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Open Access Research article

Reverse shoulder arthroplasty leads to significant biomechanical changes in the remaining rotator cuff

Sebastian Herrmann1*, Christian König2, Markus Heller2, Carsten Perka1 and Stefan Greiner1

Author Affiliations

1 Center for Musculosceletal Surgery, Charité-Universitätsmedizin Berlin, Charitéplatz 1, D-10117 Berlin, Germany

2 Julius Wolff Institute, Charité - Universitätsmedizin Berlin, Center for Sports Science and Sports Medicine Berlin (CSSB) Philippstr. 13, 10115 Berlin, Germany

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Journal of Orthopaedic Surgery and Research 2011, 6:42  doi:10.1186/1749-799X-6-42

Published: 16 August 2011



After reverse shoulder arthroplasty (RSA) external and internal rotation will often remain restricted. A postoperative alteration of the biomechanics in the remaining cuff is discussed as a contributing factor to these functional deficits.


In this study, muscle moment arms as well as origin-to-insertion distance (OID) were calculated using three-dimensional models of the shoulder derived from CT scans of seven cadaveric specimens.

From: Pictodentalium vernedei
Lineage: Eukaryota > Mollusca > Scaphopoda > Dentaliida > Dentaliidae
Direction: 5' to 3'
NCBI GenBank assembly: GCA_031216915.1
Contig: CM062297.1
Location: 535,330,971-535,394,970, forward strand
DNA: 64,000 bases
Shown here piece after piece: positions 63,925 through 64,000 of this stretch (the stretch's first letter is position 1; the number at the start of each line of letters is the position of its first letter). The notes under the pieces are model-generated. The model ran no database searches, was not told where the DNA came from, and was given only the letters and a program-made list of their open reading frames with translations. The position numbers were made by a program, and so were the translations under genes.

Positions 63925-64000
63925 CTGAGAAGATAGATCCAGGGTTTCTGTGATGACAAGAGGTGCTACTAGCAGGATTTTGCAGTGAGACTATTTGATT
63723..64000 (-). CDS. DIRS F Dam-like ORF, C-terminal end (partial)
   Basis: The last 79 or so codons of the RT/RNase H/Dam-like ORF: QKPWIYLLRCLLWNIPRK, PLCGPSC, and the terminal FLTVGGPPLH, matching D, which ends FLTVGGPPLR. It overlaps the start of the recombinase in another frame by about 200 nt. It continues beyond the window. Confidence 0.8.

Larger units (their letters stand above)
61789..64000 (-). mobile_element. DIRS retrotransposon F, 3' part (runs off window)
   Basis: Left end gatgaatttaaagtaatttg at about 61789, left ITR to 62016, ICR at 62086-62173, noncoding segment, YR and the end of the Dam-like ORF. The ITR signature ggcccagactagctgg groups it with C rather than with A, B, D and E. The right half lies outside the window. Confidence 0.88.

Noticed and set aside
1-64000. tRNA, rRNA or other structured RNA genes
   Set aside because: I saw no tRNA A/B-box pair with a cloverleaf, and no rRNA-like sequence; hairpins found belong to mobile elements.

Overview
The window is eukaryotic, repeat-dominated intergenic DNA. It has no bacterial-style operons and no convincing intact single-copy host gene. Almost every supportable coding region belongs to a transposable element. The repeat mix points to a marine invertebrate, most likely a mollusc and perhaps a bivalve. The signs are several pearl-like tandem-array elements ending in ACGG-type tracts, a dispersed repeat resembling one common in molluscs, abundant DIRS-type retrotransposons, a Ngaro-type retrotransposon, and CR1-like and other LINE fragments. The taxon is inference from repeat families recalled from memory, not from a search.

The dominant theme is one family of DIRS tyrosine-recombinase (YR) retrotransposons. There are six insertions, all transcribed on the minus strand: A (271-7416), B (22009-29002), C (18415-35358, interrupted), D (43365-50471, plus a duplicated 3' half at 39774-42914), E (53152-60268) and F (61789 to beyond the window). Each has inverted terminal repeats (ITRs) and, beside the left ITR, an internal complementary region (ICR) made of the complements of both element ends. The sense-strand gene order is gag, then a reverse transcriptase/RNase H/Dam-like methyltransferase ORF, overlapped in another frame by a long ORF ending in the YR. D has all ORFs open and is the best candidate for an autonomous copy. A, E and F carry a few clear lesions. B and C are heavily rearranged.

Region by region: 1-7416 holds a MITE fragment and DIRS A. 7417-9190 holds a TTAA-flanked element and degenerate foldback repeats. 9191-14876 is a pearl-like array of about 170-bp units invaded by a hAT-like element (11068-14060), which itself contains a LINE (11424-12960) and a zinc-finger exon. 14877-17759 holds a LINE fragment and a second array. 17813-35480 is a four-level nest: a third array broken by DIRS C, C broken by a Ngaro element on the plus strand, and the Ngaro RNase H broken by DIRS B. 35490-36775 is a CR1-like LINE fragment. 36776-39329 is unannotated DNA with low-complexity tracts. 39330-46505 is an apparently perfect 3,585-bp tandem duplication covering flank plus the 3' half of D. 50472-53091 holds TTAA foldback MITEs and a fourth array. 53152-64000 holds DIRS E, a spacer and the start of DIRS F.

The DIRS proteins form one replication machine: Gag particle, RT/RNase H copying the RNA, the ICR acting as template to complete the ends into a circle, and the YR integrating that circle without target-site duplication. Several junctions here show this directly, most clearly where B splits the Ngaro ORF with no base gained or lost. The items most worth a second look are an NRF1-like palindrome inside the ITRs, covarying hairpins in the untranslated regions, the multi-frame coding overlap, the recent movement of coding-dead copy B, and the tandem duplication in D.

Moment arms for humeral rotation are significantly smaller for the cranial segments of SSC and all segments of TMIN in abduction angles of 30 degrees and above (p ≤ 0.05). Abduction moment arms were significantly decreased for all segments (p ≤ 0.002). OID was significantly smaller for all muscles at the 15 degree position (p ≤ 0.005), apart from the cranial SSC segment.


Reduced rotational moment arms in conjunction with the decrease of OID may be a possible explanation for the clinically observed impaired external and internal rotation.

shoulder arthroplasty; cuff tear arthropathy; reverse shoulder prosthesis; biomechanics shoulder; moment arms; rotator cuff